My first hurdle was that initial seperationI had Lincoln with me in recovery and that was great, but even after reading books and going to classes, I had no idea what the hell I was doing.  I had the hold right and all the tricks for getting him to latch right at my disposal, but he was tired, he had a tiny mouth, and he just wasn’t that into it.  I tried, the nurses tried, my Mom tried, he was tired.

Wyatt was a different story.  He was in Special Care for 24 hours for observation because he was too small to go to the regular newborn nursery with his brother.  When they wheeled me up to see him after I left recovery I told them I was going to be breastfeeding- no bottles.  The nurses looked at me like I was crazy.  He couldn’t leave until he got his weight up, he needed to be able to regulate his temperature, he needed frequent feedings and my milk wasn’t going to be in for at least another 24 hours.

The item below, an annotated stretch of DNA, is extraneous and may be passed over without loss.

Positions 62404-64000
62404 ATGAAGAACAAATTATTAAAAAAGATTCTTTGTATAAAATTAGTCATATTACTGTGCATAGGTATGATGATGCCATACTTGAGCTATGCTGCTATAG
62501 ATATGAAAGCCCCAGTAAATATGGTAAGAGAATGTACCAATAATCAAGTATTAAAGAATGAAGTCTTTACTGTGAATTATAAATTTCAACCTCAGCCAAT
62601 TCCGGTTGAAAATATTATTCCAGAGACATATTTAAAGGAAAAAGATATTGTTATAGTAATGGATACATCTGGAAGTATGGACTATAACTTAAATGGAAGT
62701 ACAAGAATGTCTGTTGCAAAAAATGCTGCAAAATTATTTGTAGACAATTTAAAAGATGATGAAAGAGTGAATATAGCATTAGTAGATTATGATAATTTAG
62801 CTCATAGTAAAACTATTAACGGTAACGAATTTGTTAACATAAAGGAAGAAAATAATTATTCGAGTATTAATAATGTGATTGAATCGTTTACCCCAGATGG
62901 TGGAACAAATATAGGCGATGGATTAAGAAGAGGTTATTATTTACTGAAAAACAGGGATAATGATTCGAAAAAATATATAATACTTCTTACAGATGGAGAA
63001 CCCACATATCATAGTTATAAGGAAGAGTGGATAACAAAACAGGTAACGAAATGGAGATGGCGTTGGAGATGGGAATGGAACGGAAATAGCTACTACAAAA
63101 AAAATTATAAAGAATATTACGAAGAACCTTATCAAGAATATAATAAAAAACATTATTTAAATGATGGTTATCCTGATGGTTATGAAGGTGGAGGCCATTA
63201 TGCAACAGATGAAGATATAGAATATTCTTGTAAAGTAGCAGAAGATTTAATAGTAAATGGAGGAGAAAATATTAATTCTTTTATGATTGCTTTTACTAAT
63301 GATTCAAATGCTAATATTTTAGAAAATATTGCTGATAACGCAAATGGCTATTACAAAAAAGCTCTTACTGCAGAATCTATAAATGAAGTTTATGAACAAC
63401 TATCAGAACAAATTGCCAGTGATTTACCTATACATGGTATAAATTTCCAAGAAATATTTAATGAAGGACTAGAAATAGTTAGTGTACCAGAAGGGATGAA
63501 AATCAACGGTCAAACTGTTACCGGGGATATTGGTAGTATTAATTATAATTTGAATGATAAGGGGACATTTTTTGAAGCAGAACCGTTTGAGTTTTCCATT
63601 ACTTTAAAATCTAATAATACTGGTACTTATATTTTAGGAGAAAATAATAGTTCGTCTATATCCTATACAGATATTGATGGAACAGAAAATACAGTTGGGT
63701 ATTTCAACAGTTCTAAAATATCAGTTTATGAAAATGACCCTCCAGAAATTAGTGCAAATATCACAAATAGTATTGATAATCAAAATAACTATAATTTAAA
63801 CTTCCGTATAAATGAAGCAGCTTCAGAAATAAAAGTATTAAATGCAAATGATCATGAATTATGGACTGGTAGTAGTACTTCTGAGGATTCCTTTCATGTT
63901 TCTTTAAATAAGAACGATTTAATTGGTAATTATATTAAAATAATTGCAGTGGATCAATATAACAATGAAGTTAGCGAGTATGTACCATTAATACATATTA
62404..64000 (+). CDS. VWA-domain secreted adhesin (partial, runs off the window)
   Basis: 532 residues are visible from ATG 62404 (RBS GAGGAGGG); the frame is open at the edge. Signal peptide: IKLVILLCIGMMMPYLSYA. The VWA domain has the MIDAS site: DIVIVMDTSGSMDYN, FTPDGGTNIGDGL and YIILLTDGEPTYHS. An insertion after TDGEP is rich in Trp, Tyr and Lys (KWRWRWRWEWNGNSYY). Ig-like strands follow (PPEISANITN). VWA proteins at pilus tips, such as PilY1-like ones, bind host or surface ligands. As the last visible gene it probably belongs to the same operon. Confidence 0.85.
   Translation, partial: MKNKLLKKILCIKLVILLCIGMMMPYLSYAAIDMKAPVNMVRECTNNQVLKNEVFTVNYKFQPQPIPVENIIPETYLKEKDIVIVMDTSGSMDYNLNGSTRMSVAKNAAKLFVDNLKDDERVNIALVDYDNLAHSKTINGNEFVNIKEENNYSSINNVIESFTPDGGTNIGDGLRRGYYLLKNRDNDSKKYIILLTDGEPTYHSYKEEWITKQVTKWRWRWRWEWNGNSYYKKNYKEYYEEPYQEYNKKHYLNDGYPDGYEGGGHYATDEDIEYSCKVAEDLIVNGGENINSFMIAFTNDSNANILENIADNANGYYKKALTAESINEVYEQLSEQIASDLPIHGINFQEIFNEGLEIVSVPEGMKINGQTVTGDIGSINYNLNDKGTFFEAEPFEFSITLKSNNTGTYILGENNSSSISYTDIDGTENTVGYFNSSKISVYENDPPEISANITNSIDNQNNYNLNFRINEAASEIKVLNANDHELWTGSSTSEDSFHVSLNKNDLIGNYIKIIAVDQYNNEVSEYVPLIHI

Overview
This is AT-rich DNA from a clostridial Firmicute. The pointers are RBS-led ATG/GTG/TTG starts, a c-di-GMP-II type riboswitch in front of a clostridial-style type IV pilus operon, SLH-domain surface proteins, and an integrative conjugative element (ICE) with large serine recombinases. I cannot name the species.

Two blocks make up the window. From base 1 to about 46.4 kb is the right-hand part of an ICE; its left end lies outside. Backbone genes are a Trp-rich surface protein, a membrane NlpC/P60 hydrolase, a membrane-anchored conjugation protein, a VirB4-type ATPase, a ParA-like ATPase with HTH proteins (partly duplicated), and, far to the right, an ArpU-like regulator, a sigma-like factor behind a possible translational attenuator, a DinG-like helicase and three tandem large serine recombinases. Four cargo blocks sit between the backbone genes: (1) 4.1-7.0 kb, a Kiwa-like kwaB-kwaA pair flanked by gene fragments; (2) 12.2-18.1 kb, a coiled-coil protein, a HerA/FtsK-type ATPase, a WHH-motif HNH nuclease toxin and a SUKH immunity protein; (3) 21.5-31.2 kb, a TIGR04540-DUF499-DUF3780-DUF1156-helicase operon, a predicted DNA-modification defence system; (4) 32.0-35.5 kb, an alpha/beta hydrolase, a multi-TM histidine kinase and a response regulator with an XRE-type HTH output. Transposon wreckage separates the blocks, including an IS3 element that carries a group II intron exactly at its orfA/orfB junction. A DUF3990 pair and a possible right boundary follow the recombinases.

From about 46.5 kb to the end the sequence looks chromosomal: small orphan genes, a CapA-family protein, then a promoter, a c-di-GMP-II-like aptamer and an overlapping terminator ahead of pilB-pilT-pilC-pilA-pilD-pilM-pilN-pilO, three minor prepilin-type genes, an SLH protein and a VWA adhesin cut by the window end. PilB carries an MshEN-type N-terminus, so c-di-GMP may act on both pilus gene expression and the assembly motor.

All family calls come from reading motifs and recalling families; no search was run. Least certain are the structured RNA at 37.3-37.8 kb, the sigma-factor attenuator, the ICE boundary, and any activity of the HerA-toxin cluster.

So here was my first “big” battle…no bottles or let him have a bottle and get him out of Special Care faster so I could have him in my room?  Have them call me every time he needed to nurse?  I settled somewhere in between.  We practiced nursing, and he had a few bottles- a few ounces over the course of 24 hours.  He got his temp up and got to come stay with me and his brother and nurse to his hearts content.  We also supplemented them both with a dropper- no nipple confusion here!